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Title: Imaginings of Pakistan in Mumtaz Shah Nawaz’s The Heart Divided
Authors: Yadav, Hari Shankar Prasad
Keywords: English Literature;Novels
Issue Date: 2016
Publisher: Central Department of English
Abstract: The genre of partition literature in the 1940s amply records the historical role of women in India’s partition as exemplified by The Heart Divided. This dissertation argues that The Heart Divided contains a reflection on women and their relation to partition history in South Asian literature from the 1940s. The novel is an example of an early reflection on women and their relation to colonial Indian history because here one encounters a veritable constellation of women from all ends of the political sphere. The novel begins with the young Mohini and her support for a united India. Then there is Zohra, the communist Rajindar, Sughra and Najma, the woman who ends up marrying Habib. All of these women think and talk about contemporary politics and participate in the political developments of the 1930s and 1940s. This dissertation argues that The Heart Divided deals with the historical agency of women in colonial India in producing India’s partition and that this agency carries educated Muslim’s imaginings of Pakistan. For these women, the partition of India is a utopian vision for Pakistan pro-partition Muslims. That Mumtaz Shah Nawaz, as a woman, shows how young women in colonial India were actively involved in conversations and political activism about the formation of Pakistan is a far cry in partition literature which mostly textualizes the Indo-Pakistani experiencing of the trauma of the partition violence.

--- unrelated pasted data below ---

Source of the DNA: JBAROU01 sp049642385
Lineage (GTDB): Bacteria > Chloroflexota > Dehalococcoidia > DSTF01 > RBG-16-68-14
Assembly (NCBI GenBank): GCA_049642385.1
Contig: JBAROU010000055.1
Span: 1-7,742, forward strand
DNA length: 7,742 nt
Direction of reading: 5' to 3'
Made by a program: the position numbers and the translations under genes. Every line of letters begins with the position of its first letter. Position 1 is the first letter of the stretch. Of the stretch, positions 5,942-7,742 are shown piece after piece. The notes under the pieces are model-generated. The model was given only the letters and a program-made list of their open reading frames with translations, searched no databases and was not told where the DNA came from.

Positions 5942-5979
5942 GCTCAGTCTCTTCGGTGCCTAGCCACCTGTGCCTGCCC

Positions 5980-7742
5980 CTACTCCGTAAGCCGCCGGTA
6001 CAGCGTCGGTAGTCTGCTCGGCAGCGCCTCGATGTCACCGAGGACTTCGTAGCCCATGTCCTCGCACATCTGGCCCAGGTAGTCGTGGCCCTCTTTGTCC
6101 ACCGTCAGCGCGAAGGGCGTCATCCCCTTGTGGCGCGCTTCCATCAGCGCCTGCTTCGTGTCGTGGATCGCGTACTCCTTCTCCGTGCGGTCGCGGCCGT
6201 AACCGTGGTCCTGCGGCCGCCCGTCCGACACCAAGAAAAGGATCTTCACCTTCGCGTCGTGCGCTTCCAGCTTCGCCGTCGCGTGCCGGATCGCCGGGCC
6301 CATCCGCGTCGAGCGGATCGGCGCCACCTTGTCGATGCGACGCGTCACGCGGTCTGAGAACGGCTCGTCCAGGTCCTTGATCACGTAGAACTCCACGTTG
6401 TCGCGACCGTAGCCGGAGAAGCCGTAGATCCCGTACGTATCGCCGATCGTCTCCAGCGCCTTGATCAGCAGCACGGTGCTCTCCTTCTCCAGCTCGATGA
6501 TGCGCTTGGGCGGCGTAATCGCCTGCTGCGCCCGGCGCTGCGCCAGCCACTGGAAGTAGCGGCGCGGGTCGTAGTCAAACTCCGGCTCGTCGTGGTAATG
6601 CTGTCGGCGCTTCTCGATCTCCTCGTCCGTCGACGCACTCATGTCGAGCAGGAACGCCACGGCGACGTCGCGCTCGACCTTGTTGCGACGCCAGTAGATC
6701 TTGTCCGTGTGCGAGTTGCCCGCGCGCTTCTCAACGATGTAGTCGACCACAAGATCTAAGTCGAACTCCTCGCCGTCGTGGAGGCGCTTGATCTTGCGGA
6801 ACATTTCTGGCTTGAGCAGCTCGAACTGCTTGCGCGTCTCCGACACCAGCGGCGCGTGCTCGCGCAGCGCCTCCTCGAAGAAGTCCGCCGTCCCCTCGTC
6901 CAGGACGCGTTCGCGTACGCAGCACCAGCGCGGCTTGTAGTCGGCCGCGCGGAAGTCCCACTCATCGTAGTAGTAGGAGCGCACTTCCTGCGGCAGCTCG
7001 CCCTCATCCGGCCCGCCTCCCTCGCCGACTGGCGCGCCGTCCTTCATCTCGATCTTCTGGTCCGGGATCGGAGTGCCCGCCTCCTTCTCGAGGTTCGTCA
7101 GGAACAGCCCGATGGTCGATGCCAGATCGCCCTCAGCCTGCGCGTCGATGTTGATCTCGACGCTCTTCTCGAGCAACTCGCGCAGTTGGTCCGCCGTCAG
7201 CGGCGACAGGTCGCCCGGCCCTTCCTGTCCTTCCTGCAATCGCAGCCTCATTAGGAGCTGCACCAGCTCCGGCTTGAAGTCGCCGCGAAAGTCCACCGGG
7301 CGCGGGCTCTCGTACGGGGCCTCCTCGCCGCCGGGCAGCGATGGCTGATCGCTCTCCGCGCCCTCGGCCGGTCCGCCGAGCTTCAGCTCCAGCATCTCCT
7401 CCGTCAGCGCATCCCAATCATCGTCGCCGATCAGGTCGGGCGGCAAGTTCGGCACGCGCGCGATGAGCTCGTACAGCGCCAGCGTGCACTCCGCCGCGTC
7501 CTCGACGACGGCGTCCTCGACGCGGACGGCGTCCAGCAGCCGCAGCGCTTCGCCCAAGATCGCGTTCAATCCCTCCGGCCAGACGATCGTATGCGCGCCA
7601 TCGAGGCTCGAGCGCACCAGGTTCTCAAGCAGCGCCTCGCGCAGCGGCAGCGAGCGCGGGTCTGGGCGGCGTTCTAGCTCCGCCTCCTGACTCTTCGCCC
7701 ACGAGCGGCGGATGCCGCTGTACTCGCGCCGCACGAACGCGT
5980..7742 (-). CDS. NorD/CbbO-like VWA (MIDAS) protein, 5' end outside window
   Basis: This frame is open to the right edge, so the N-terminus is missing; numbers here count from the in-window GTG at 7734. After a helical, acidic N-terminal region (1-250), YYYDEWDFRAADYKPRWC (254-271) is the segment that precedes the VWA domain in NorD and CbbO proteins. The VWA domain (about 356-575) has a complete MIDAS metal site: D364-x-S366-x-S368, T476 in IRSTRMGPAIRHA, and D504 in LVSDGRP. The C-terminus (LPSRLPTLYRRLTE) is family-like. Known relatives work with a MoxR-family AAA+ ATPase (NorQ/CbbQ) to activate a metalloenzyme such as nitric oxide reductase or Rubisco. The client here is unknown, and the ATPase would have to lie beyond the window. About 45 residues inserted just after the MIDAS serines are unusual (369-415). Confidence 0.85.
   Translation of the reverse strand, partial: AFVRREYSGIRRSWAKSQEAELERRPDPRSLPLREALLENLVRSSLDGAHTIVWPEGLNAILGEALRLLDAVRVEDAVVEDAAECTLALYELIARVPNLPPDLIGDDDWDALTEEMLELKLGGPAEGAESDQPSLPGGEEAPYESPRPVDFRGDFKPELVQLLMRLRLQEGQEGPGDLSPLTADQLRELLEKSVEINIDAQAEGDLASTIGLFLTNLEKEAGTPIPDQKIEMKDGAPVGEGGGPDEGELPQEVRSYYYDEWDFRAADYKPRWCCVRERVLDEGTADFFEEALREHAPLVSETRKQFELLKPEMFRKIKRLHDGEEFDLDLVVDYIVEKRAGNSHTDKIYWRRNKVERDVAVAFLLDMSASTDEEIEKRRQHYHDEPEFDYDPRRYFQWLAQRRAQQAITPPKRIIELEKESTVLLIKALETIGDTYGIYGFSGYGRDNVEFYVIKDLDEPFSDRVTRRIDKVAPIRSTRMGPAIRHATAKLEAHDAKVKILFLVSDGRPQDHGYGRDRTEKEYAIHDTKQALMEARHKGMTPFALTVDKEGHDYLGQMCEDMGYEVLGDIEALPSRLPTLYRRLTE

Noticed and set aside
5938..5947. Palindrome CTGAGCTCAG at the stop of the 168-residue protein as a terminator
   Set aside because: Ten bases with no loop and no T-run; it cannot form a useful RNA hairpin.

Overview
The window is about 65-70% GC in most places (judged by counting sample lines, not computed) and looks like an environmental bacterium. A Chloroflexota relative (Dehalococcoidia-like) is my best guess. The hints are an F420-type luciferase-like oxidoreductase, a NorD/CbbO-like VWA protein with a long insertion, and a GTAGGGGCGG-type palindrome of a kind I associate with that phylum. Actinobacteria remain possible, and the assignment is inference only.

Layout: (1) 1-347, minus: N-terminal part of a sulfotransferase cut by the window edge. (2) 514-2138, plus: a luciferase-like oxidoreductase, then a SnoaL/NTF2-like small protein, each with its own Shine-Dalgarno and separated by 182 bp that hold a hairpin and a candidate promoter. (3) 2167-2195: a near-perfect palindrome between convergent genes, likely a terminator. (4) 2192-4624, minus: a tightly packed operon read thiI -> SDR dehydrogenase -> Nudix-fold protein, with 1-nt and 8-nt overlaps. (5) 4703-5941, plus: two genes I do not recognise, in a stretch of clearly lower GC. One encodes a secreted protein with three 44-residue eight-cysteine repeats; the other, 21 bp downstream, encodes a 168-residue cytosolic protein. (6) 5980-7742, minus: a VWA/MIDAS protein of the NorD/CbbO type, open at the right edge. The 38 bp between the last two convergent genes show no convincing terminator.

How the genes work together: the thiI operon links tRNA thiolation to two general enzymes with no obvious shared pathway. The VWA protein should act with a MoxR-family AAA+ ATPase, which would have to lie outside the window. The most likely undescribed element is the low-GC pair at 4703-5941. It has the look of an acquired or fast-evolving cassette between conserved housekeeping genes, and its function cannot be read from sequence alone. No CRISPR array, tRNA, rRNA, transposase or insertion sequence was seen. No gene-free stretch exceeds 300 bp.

Appears in Collections:English

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